Also, when I first implemented this, our version of Moodle did not support “if” statements – since the Moodle grade calculations can now make use of “if” statements, this calculation could be greatly simplified.

I’m now very used to the referencing style used in education journals (e.g. “according to Author (1999)”), to the point where the numbered style more commonly used in science (e.g. “according to [1]”) really annoys me!

This year I’m supervising three undergraduate projects, and I’ve asked them to use the APA style for referencing in their reports.

It took me a while to find a way of doing this in LaTeX that I was happy with, so to smooth the path for my students I shared this version of the project template, where I’d made all the necessary changes to implement APA style:

% formatting of hyperlinks
\usepackage{url}
\usepackage{hyperref}
\usepackage{xcolor}
\hypersetup{
colorlinks,
linkcolor={red!50!black},
citecolor={blue!50!black},
urlcolor={blue!80!black}
}
% Use biblatex for references - change style= as appropriate
\usepackage[natbib=true,backend=biber,sorting=nyt,style=apa]{biblatex}
\renewcommand*{\bibfont}{\fontsize{10}{12}\selectfont}
% add your references to this file
\addbibresource{references.bib}

At the end of the document:

\printbibliography{}

And make sure to add references.bib to your project, with all the bibtex references. I’ve found Mybib.com a really useful tool for this, though I mainly use Zotero as my reference manager (and this can import easily into Overleaf).

Proofs are an important part of mathematics. In many courses, proofs will be important in two ways:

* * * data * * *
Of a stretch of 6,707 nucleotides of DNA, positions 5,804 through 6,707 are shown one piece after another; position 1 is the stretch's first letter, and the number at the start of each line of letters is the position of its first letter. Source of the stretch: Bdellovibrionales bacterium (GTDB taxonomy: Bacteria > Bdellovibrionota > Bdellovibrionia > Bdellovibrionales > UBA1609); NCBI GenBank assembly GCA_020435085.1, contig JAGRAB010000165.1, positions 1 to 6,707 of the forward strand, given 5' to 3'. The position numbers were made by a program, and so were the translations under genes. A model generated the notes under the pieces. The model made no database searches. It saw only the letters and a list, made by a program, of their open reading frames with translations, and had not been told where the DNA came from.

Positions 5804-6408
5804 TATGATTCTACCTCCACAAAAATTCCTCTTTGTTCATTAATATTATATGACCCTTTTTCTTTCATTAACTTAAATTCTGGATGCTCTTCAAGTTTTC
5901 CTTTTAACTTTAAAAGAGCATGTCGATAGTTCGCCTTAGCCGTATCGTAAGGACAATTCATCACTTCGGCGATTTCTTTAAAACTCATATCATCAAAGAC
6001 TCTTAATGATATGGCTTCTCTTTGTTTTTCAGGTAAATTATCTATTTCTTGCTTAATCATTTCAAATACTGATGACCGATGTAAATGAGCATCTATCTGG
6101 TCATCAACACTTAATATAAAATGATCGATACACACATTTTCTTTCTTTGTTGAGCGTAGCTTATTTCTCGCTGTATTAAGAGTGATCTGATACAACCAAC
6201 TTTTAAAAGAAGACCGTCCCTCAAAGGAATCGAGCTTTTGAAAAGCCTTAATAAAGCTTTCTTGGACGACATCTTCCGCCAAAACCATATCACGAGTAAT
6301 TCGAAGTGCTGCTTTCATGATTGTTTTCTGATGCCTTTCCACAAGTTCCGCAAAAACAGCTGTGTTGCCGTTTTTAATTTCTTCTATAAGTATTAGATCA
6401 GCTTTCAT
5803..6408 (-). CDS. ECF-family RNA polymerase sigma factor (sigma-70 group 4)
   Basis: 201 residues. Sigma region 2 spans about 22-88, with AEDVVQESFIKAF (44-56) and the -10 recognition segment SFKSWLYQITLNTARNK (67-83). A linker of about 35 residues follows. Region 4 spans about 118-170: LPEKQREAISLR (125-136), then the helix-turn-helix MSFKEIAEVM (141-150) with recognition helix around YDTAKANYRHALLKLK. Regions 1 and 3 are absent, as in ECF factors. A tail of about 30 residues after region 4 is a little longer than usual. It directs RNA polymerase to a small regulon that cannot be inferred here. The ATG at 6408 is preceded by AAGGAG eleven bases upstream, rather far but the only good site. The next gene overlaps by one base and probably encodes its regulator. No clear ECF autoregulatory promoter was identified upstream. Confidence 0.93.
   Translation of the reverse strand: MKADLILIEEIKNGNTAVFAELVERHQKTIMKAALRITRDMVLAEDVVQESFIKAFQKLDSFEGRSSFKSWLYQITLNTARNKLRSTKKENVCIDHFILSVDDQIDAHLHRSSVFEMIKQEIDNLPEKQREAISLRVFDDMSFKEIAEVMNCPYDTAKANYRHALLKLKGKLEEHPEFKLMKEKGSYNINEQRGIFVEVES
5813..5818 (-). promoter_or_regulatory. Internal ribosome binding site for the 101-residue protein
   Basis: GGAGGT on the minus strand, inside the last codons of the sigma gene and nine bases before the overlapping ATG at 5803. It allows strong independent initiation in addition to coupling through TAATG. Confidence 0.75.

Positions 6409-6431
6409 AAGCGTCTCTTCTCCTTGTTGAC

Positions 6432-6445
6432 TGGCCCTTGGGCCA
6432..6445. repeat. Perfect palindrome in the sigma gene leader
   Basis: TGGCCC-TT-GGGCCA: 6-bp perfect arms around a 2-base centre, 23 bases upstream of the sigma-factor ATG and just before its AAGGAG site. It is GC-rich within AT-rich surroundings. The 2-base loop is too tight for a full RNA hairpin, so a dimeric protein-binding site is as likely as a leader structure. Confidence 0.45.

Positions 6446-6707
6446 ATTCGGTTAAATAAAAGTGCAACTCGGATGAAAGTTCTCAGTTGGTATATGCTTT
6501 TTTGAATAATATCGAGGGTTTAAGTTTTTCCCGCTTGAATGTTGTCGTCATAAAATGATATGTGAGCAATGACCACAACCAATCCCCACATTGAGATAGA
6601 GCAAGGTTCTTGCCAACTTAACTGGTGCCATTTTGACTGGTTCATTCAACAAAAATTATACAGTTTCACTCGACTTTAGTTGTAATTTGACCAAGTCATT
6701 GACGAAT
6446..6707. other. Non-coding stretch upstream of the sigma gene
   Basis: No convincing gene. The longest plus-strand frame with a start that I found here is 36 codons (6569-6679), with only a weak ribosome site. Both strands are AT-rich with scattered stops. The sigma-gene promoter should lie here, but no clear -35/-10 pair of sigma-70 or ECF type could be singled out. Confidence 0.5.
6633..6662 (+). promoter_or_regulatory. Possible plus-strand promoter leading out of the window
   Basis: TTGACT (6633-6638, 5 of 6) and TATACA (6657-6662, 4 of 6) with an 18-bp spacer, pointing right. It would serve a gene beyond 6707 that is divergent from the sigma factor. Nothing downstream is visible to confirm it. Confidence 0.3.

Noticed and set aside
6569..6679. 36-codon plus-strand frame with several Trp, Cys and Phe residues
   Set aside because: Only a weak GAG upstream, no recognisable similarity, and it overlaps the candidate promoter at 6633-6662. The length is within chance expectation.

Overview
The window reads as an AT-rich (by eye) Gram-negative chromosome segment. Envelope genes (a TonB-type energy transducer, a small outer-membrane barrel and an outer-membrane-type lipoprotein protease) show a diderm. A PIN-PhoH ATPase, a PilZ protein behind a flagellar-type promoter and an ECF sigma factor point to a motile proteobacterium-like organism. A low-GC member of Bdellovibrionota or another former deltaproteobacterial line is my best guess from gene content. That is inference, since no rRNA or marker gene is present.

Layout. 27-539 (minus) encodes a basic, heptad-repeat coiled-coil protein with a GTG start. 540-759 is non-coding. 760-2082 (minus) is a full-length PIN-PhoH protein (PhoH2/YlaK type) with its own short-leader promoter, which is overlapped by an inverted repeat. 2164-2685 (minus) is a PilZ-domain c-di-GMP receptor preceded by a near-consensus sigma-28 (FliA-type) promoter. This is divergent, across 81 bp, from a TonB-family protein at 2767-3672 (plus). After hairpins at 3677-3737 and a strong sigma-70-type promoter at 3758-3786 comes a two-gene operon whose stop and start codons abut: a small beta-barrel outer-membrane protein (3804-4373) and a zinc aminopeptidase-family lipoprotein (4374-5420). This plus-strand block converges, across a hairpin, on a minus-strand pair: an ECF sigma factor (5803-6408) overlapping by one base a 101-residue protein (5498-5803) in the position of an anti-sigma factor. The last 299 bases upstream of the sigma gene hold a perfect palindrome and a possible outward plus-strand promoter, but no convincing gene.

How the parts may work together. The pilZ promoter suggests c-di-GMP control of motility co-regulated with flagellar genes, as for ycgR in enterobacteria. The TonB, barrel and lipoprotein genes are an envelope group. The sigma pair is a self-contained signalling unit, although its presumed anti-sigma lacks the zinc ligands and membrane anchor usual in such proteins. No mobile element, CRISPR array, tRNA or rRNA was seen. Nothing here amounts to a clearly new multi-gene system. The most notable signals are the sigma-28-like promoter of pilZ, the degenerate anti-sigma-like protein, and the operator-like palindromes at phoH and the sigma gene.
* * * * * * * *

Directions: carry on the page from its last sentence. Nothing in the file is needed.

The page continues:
reading proofs – e.g. to understand new ideas in the course through the proofs of important results, and to see applications of earlier concepts or theorems,

writing proofs – e.g. to show understanding of ideas from the course by being able to apply them to solving “unseen” problems, including proving results that go a bit beyond what was covered in the course.

This post is focused on the first of these. Developing students’ abilities to read proofs is something that is not often done explicitly – there may be an assumption that students will pick it up by osmosis. There is some research into how to help students to develop these abilities (e.g., Hodds et al.. 2014), and a key part of this is having a good way to measure students’ level of comprehension of a given proof.

Proof comprehension framework

Mejia-Ramos et al. (2012) give a framework for assessing proof comprehension, with 7 different types of questions that can be asked:

Local

Holistic

Meaning of terms and statements

Logical status of statements and proof framework

Justification of claims

Summarizing via high-level ideas

Identifying modular structure

Transferring the general ideas or methods to another context

Illustrating with examples

You can see some more detail about these different categories in a recent talk by Pablo.

The framework is helpful when trying to write questions to assess students’ understanding of a given proof, as it gives ideas for different types of questions you can ask.

Examples

A few years ago, I used this framework to put together some multiple-choice proof comprehension questions for our Year 3 course, Honours Analysis.

My experience of these is that students found them quite hard – the mean score was around 75%, so they are not trivial for students to answer.

References

Hodds, M., Alcock, L., & Inglis, M. (2014). Self-Explanation Training Improves Proof Comprehension. Journal for Research in Mathematics Education, 45(1), 62. https://doi.org/10.5951/jresematheduc.45.1.0062